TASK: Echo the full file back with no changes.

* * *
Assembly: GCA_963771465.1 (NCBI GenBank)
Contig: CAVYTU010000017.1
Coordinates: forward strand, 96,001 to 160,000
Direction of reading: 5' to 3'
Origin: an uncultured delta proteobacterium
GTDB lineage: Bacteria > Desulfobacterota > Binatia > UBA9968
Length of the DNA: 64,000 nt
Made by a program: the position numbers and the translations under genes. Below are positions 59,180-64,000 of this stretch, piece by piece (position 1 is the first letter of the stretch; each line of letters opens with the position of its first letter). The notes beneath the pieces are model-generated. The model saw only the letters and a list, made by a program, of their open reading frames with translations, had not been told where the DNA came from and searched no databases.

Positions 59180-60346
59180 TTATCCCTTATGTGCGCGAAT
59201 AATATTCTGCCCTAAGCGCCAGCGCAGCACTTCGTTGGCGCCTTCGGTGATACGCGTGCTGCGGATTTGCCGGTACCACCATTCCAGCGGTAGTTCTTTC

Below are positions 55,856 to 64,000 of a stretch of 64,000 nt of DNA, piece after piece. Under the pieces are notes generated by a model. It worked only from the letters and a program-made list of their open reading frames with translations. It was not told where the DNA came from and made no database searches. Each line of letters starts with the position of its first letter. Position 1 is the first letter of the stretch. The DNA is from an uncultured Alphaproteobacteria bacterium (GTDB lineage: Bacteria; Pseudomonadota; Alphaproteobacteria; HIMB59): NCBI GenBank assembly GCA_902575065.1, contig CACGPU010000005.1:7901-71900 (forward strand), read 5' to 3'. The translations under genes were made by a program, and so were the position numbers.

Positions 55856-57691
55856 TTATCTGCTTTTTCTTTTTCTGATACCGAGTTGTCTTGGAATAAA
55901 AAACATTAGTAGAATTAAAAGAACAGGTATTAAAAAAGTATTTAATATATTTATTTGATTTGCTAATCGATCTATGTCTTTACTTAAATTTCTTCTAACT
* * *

Assembly: GCA_963771465.1 (NCBI GenBank)
Contig: CAVYTU010000017.1
Coordinates: forward strand, 96,001 to 160,000
Direction of reading: 5' to 3'
Origin: an uncultured delta proteobacterium
GTDB lineage: Bacteria > Desulfobacterota > Binatia > UBA9968
Length of the DNA: 64,000 nt
Made by a program: the position numbers and the translations under genes. Below are positions 59,180-64,000 of this stretch, piece by piece (position 1 is the first letter of the stretch; each line of letters opens with the position of its first letter). The notes beneath the pieces are model-generated. The model saw only the letters and a list, made by a program, of their open reading frames with translations, had not been told where the DNA came from and searched no databases.

Positions 59180-60346
59180 TTATCCCTTATGTGCGCGAAT
59201 AATATTCTGCCCTAAGCGCCAGCGCAGCACTTCGTTGGCGCCTTCGGTGATACGCGTGCTGCGGATTTGCCGGTACCACCATTCCAGCGGTAGTTCTTTC

Below are positions 55,856 to 64,000 of a stretch of 64,000 nt of DNA, piece after piece. Under the pieces are notes generated by a model. It worked only from the letters and a program-made list of their open reading frames with translations. It was not told where the DNA came from and made no database searches. Each line of letters starts with the position of its first letter. Position 1 is the first letter of the stretch. The DNA is from an uncultured Alphaproteobacteria bacterium (GTDB lineage: Bacteria; Pseudomonadota; Alphaproteobacteria; HIMB59): NCBI GenBank assembly GCA_902575065.1, contig CACGPU010000005.1:7901-71900 (forward strand), read 5' to 3'. The translations under genes were made by a program, and so were the position numbers.

Positions 55856-57691
55856 TTATCTGCTTTTTCTTTTTCTGATACCGAGTTGTCTTGGAATAAA
55901 AAACATTAGTAGAATTAAAAGAACAGGTATTAAAAAAGTATTTAATATATTTATTTGATTTGCTAATCGATCTATGTCTTTACTTAAATTTCTTCTAACT